operator in our API, because we want to call the recursive function at
a later time.
let unfold f = fix (fun loop seed -> let (x, seed) = f seed in Cons(x, loop $ seed))The unfold function uses a function

`f`

and an initial
seed value to incrementally produce a sequence of values. This is
exactly like the usual unfold, except we have to use the applicative
interface to the `'a Next.t`

type to apply the function.
let zip pair = unfold (fun (Cons(x, xs), Cons(y, ys)) -> ((x, y), Next.zip (xs, ys))) pair let unzip xys = fix (fun loop (Cons((x,y), xys')) -> let (xs', ys') = Next.unzip (loop $ xys') in (Cons(x, xs'), Cons(y, ys'))) xys end

`zip`

and `unzip`

work about the way we'd expect,
in that we use `Next.zip`

and `Next.unzip`

to
put together and take apart delayed pairs to build the ability to
put together and take apart streams.
This is all very nice, but the real power of giving a reactive API based on a
next-step type is that we can build types which *aren't* streams. For
example, let's give a datatype of `events`

, which is the type
of values which will become available at some point in the future,
but we don't know exactly when.

module Event : sig type 'a event = Now of 'a | Wait of 'a event Next.t val map : ('a -> 'b) -> 'a event -> 'b event val return : 'a -> 'a event val bind : 'a event -> ('a -> 'b event) -> 'b event val select : 'a event -> 'a event -> 'a event end = struct open Next type 'a event = Now of 'a | Wait of 'a event Next.tWe represent this with a datatype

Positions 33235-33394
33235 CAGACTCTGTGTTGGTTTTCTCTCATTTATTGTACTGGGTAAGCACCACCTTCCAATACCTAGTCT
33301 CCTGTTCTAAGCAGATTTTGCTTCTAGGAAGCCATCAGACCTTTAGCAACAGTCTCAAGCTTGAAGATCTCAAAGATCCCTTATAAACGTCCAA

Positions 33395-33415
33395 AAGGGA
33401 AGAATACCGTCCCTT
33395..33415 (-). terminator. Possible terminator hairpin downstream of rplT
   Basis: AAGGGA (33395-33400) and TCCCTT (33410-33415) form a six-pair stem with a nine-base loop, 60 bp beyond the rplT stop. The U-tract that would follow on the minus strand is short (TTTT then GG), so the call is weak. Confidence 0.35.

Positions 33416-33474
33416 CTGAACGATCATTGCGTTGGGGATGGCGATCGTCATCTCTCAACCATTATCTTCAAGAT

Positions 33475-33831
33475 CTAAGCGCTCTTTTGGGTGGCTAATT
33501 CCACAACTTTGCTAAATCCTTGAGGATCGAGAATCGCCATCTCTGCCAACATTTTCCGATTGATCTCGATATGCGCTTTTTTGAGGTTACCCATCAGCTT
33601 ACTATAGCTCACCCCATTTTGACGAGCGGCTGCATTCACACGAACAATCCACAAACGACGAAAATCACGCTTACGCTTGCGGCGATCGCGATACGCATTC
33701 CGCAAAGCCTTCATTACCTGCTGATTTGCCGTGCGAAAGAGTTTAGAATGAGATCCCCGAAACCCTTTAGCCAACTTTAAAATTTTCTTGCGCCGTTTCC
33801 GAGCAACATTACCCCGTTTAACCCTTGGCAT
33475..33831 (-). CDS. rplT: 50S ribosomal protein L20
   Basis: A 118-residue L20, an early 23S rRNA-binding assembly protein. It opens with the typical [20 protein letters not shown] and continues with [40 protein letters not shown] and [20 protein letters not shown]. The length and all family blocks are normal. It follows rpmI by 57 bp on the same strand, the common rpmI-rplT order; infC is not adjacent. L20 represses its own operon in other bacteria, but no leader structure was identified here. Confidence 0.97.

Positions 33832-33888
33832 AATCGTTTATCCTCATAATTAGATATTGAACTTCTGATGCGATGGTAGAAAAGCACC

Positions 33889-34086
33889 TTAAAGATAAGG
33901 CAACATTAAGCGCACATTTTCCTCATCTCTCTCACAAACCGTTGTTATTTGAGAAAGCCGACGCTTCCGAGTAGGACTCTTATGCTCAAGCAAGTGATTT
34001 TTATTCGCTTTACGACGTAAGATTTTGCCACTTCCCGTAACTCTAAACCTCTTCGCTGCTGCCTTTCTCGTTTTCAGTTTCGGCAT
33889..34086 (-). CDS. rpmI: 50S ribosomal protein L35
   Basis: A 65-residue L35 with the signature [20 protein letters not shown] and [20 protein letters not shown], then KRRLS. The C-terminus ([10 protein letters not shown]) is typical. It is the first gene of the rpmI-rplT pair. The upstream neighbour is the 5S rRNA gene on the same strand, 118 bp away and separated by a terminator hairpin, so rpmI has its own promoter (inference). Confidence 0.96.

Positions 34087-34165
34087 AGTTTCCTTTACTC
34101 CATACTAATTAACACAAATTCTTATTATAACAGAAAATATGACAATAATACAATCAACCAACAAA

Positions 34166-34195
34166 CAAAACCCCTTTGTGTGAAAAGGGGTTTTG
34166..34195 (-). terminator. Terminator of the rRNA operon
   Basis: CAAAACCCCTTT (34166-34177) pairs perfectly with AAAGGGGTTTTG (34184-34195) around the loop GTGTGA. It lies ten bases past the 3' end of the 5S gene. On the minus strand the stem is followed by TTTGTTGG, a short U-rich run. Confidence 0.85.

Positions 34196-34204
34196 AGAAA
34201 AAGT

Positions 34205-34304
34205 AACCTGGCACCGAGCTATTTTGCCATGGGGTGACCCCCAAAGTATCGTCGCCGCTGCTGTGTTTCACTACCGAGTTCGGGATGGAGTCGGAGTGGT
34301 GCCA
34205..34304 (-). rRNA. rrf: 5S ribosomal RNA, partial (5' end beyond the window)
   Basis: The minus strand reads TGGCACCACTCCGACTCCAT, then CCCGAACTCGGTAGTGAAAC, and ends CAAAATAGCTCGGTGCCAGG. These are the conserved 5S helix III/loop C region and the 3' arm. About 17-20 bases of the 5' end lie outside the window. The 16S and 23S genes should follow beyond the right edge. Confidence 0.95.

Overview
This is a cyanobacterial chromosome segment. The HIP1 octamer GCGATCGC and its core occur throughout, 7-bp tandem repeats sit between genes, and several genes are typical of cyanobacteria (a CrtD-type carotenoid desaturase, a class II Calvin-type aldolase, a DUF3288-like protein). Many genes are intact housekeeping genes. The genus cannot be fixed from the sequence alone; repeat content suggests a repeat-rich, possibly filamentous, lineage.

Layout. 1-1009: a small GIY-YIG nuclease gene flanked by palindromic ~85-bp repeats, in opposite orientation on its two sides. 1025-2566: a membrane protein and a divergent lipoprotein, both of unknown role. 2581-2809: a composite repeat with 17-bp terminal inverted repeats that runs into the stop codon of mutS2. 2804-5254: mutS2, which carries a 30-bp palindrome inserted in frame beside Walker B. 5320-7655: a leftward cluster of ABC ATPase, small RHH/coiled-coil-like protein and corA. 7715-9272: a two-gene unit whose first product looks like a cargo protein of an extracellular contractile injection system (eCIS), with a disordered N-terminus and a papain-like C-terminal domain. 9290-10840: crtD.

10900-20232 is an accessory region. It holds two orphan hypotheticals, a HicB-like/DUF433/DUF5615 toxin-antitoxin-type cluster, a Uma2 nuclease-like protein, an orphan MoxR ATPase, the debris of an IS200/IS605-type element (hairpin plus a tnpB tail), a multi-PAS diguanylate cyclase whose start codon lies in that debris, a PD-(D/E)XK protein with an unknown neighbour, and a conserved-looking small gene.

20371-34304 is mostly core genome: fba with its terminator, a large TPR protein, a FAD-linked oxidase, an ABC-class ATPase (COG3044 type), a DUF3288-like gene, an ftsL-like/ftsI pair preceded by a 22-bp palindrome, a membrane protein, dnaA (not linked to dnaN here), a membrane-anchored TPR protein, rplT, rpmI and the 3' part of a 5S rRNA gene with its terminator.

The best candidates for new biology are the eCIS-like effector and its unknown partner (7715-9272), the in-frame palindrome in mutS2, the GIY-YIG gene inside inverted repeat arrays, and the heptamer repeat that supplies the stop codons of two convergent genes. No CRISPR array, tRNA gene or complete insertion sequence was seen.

`'a event`

, which has
two constructors. We say that an `'a event`

is either a value
of type `'a`

available `Now`

, or we have to
`Wait`

to get another event tomorrow. So this is a
single value of type `'a`

that could come at any time ---
and we don't know when!
let map f = fix (fun loop e -> match e with | Now x -> Now (f x) | Wait e' -> Wait (loop $ e'))We can map over events, by waiting until the value becomes available and then applying a function to the result.

let return x = Now x let bind m f = fix (fun bind m -> match m with | Now v -> f v | Wait e' -> Wait (bind $ e')) mEvents also form a monad, which corresponds to the ability to sequence promises or futures in the promises libraries you'll find in Javascript or Scala. (The

`bind`

here
is a bit like the code `promise.then()`

method in JS.
let select e1 e2 = fix (fun loop e1 e2 -> match e1, e2 with | Now a1, _ -> Now a1 | _, Now a2 -> Now a2 | Wait e1, Wait e2 -> Wait (loop $ e1 $ e2)) e1 e2 end

The really cool thing is that we can also join on two events to wait for the first one to complete! This can be extended to lists of events, if desired, but the pattern is easiest to see in the binary case.

Of course, here's a small example of how you can actually put
this together to actually run a program. The `run`

function gives an event loop that runs for `k`

steps and halts, and prints out the first `k`

elements of the stream it gets passed as an argument.

module Test = struct open Next open Stream let ints n = unfold (fun i -> (i, delay(fun () -> i+1))) n let rec run k xs = if k = 0 then () else let (x, xs) = (head xs, tail xs) in Printf.printf "%d\n" x; Runtime.tick(); run (k-1) (Runtime.force xs) end